The Sri Lankan tea trade does not anticipate any immediate threats to its operations.
The Sri Lankan tea trade does not anticipate any immediate threats to its operations as a result of the island nation’s economic difficulties. It has downplayed large tea purchases from South Indian auctions by global purchasers, claiming that the country’s tea varietals are difficult to replicate.
‘We do not expect to face significant competition from tea-producing countries.’ Around 62% of Sri Lanka’s low elevation tea is exceptionally unique, difficult to imitate, and highly sought by West Asian countries and Russia. ‘No other producing country could produce such a consistent volume all year round,’ said Niraj de Mel, Chairman of the Colombo Brokers’ Association, which includes all eight tea broker firms that participate in the Colombo auctions.
Vietnam is a potential threat
Vietnam may be a rival, but it cannot compete with a cup of Ceylon tea, he told. In times of potential disruptions or uncertainty, each importer seeks adequate supply from multiple sources to assure a regular and stable supply. Some purchasers might look to South Indian auctions with this goal, he said.
There are currently some logistics problems, but the Sri Lankan authorities have begun to resolve the concerns, and supply is likely to normalize soon, he said.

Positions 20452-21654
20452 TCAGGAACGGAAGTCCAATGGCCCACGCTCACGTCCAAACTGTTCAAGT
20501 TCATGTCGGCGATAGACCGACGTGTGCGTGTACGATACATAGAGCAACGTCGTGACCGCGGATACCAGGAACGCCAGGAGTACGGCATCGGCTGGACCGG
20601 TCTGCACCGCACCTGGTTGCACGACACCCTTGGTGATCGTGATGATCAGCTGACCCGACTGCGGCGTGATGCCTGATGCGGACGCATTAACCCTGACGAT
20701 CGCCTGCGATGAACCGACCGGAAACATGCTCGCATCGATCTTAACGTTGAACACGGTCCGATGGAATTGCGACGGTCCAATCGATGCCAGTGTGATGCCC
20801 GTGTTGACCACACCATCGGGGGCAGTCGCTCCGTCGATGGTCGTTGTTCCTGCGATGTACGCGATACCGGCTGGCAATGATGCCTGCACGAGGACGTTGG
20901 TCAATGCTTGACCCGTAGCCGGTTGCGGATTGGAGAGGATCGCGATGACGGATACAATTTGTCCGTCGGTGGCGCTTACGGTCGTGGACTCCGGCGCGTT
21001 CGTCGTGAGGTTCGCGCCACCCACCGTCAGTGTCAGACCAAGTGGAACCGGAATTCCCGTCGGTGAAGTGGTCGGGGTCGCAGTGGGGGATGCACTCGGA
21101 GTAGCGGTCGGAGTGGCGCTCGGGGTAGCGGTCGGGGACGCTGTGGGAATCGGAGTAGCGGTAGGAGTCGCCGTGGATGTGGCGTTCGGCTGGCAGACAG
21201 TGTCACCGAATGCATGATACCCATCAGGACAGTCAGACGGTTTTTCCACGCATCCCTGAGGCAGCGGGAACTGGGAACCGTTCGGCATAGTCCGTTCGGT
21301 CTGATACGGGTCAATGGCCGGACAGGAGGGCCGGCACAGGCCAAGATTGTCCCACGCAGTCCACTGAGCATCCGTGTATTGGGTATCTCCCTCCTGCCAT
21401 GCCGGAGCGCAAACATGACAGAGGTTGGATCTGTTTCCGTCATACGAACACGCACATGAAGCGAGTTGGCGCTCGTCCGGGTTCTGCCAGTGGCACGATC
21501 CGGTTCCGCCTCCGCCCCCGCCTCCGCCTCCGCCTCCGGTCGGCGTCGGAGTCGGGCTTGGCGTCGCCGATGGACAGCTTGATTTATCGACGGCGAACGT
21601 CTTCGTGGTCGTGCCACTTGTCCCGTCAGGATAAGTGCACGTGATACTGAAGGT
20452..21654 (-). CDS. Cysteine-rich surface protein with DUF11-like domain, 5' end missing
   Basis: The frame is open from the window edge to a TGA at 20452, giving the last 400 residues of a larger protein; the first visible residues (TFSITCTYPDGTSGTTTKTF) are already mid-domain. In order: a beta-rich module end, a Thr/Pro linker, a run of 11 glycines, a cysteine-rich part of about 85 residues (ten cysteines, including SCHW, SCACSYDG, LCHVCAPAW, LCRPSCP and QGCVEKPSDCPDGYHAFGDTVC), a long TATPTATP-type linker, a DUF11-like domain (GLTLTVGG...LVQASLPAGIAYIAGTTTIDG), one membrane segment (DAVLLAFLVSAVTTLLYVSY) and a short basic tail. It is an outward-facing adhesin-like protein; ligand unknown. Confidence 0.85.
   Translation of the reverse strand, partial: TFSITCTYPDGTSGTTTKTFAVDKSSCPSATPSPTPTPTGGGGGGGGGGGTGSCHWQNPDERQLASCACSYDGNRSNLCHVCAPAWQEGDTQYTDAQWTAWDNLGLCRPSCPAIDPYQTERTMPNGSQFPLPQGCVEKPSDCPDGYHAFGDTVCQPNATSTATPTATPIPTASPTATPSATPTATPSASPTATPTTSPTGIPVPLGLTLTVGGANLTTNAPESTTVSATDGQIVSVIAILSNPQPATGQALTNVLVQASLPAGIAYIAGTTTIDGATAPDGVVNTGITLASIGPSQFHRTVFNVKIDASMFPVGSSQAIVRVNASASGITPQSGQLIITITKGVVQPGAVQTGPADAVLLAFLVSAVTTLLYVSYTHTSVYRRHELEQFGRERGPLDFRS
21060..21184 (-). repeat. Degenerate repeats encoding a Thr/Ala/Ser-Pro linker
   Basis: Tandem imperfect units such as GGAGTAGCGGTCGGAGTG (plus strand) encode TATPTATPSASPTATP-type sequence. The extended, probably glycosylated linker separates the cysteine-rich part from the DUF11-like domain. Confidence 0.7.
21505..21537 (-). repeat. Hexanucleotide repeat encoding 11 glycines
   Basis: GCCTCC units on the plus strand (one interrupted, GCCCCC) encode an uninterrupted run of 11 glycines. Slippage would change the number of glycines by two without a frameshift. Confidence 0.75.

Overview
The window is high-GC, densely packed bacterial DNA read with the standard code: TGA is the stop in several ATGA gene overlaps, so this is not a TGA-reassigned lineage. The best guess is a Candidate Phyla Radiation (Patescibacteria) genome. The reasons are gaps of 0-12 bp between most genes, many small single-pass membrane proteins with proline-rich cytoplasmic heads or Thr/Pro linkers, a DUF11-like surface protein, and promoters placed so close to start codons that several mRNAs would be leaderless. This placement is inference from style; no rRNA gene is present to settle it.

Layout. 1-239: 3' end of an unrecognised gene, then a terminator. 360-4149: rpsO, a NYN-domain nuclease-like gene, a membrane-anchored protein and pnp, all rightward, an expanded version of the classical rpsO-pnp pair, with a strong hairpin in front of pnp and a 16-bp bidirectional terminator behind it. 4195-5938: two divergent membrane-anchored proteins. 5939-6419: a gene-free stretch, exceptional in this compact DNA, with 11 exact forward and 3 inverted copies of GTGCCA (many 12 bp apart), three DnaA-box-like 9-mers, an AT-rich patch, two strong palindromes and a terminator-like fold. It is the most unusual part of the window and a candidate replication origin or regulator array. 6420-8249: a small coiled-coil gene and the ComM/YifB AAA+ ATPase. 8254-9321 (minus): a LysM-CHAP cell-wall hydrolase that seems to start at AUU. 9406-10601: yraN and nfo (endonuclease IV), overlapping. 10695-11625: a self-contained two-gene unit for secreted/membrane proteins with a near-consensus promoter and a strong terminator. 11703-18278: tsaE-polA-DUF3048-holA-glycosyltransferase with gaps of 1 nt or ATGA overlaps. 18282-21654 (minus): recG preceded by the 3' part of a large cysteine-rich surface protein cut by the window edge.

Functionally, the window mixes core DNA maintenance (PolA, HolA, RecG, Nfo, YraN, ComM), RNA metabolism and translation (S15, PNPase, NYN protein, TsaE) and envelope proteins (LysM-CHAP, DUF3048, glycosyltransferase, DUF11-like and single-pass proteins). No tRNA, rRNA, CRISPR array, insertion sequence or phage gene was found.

He also mentioned that prices of high-grown teas, which typically fall at this time of year, have begun to rise, indicating a resurgence in demand. This was obvious in the most recent auctions, where the product commanded higher prices.
When asked if the current challenges will affect production, he suggested there could be a 1-2% decline from the 299 million kg reached last year. However, the government has taken steps to ensure enough fertiliser applications in tea gardens, allowing for good production in the latter half of this year. According to him, production was 18 million kg lower in the first four months of the year ending in April.
The average realization has increased
The average price realized in May auctions is also up at around $3.66 per kilogram, which is more than last year, he added. Also Read | Sri Lanka’s Economic crisis severely impacted Plantation daily-wage workers.
Meanwhile, the orthodox leaf market in Cochin auctions continues to see great buoyancy in offshore buying, with 90% of the offered quantity of 4,03,821 kg sold.
Exporters, particularly from West Asian markets and CIS countries, took part actively. Prices for various classes increased by 5-10% or more. Arrivals at auctions have also increased as a result of rising export demand, according to dealers.